Sun Burn Treatment

Home care starts before sunburns happen. If you are prepared before going out in the sun, you surely won’t need these tips and techniques.

Immediate self-care is aimed at blocking the UV radiation.

- Get out of the sun

- Cover nude skin

- Don’t use tanning beds

- Relief of the lesions becomes important.

- Medications like aspirin, ibuprofen, and naproxen are helpful, especially when administered early.

Minor sunburns can be treated by applying cool compresses with a mix of milk and water. You may also apply cold compresses with Burow’s solution. You can buy these at a drugstore. Dissolve 1 packet in 1 pint of water. Immerse gauze or a soft clean cloth in it. Carefully wring out the cloth and apply to the affected area for 15-20 minutes. Change or refresh the cloth and solution every 2-3 hours.

There are several commercially available brands of aloe-based products. This ingredient has been known to be beneficial for skin renewal and can be found in any local drugstore. You can also tear off a piece of the aloe plant, split open the leaf and use the cool jellylike substance found inside the leaves to soothe your skin.

Cool (not ice cold) baths may also help. Avoid bath salts, oils, and perfumes because these may generate sensitivity reactions. Avoid scrubbing or shaving sun burned skin. Use soft towels to carefully dry yourself. Do not rub. Once you have done this, apply a light, fragrance-free skin moisturizer.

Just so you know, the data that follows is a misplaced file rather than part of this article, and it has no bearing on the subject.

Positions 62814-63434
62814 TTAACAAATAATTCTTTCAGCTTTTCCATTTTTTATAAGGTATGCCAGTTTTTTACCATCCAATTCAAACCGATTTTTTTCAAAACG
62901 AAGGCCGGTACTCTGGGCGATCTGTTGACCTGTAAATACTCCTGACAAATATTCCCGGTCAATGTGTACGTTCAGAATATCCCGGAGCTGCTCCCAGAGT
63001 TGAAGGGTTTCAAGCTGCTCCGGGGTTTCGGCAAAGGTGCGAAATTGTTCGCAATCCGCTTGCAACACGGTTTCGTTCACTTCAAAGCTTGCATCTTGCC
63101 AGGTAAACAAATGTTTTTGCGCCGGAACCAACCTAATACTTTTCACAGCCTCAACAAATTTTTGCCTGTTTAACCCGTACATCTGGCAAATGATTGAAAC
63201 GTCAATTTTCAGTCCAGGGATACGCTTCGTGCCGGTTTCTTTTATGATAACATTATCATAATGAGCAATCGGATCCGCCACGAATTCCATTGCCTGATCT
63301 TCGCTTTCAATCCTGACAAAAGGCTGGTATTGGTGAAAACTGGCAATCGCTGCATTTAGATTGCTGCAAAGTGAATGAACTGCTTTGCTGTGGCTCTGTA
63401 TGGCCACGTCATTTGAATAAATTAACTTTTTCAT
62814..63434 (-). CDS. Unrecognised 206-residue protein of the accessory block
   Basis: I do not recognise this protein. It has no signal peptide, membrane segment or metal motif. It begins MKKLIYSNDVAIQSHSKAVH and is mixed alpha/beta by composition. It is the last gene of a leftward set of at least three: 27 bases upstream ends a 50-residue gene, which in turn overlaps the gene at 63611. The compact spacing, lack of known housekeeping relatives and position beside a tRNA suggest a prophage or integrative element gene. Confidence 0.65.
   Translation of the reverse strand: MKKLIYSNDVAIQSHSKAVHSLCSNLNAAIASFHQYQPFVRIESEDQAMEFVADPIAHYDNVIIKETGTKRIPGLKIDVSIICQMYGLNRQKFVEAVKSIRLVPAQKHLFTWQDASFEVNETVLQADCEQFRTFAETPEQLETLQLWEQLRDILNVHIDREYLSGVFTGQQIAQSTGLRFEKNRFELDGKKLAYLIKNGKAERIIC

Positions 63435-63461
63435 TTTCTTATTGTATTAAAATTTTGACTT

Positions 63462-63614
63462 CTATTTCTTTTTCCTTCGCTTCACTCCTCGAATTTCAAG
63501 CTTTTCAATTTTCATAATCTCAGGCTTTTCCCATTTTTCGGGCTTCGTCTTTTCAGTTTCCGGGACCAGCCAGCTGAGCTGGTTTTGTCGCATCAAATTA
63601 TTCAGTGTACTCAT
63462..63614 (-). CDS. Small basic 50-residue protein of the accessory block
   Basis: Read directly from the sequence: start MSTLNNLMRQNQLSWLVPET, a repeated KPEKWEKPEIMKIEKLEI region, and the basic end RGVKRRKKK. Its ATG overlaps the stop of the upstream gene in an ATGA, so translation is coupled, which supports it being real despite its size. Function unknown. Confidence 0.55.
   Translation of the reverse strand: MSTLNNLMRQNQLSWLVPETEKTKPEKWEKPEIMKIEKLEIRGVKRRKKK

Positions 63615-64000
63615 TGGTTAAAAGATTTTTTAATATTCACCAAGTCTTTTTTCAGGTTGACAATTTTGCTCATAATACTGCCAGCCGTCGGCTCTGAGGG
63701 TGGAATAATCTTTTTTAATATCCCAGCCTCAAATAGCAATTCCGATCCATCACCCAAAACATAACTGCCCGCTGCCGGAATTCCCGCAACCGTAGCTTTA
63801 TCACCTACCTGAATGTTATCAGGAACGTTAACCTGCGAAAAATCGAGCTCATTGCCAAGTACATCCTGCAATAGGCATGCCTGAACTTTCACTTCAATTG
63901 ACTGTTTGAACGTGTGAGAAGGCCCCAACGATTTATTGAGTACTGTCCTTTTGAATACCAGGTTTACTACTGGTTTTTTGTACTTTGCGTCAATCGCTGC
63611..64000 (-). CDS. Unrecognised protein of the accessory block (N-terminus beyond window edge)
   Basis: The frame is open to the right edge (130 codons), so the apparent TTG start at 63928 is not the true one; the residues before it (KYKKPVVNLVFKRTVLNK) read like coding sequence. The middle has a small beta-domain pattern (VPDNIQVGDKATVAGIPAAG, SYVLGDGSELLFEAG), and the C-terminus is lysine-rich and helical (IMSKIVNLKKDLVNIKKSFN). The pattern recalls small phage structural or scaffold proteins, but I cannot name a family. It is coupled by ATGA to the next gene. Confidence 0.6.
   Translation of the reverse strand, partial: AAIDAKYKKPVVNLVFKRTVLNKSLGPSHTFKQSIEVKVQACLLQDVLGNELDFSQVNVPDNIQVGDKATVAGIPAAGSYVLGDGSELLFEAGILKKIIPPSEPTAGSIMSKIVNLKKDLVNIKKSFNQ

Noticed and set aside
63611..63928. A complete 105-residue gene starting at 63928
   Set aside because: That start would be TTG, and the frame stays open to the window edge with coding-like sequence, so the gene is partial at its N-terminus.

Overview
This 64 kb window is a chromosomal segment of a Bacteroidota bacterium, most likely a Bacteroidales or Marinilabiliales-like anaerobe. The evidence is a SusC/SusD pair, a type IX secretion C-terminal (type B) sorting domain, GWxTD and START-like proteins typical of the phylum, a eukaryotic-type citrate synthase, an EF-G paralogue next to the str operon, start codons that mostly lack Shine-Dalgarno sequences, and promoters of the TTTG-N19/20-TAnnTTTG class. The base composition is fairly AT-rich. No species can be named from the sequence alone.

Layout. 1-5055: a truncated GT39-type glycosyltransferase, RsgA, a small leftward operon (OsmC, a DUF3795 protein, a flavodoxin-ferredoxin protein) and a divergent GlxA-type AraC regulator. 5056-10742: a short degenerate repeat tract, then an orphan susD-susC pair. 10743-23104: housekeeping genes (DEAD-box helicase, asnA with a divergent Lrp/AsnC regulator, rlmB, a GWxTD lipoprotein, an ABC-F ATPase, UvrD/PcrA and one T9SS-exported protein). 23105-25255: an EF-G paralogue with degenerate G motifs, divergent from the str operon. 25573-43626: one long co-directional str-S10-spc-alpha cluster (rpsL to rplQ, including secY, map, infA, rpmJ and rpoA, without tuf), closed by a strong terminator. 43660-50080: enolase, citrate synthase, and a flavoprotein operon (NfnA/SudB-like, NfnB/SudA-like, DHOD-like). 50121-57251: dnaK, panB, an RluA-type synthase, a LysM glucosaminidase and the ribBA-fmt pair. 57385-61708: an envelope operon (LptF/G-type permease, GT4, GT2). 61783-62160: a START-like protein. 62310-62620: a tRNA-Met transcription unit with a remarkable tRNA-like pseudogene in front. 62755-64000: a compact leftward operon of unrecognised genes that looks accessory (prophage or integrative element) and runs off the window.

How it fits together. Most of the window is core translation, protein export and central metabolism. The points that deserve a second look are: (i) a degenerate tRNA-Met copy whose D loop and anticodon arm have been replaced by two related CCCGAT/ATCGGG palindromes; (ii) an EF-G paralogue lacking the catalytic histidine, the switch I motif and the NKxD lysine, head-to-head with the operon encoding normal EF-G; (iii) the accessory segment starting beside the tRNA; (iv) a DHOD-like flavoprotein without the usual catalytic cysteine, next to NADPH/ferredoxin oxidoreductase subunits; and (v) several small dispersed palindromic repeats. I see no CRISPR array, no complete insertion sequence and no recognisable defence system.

Avoid using lotions that contain topical anesthetic medications because you may become sensitized and then allergic to that medicine.

Obviously, avoid the sun while you are sunburned.

Medical Treatment for Sunburns

Silver sulfadiazine (1% cream, Thermazene) can be used for treatment of sunburn with opportune cautions about use on the face.

If your case is mild and not life threatening, the doctor may simply suggest plenty of fluids, aspirin, or other nonsteroidal anti-inflammatory medications.

Additional local measures like cool compresses, Burow solution soaks, or high-quality moisturizing creams and lotions may be recommended.

If your case is severe enough, oral steroid treatment (cortisonelike medications) may be prescribed for some days. Steroid creams placed on the skin show minimal to no benefit.

Stronger pain-relieving medication may be prescribed in certain cases.

If you suffer blistering, steroids may be withheld to avoid an increased risk of infection. If you are dehydrated or suffering from heat stress, intravenous fluids will be administered, and you may be admitted to the hospital. People with very severe cases may be transferred to the hospital’s burn unit.

Damage left by sunburns or other causes can now be minimized applying a natural skin care product created to rejuvenate your skin and recover its old functionality.

– Sandrine Magrin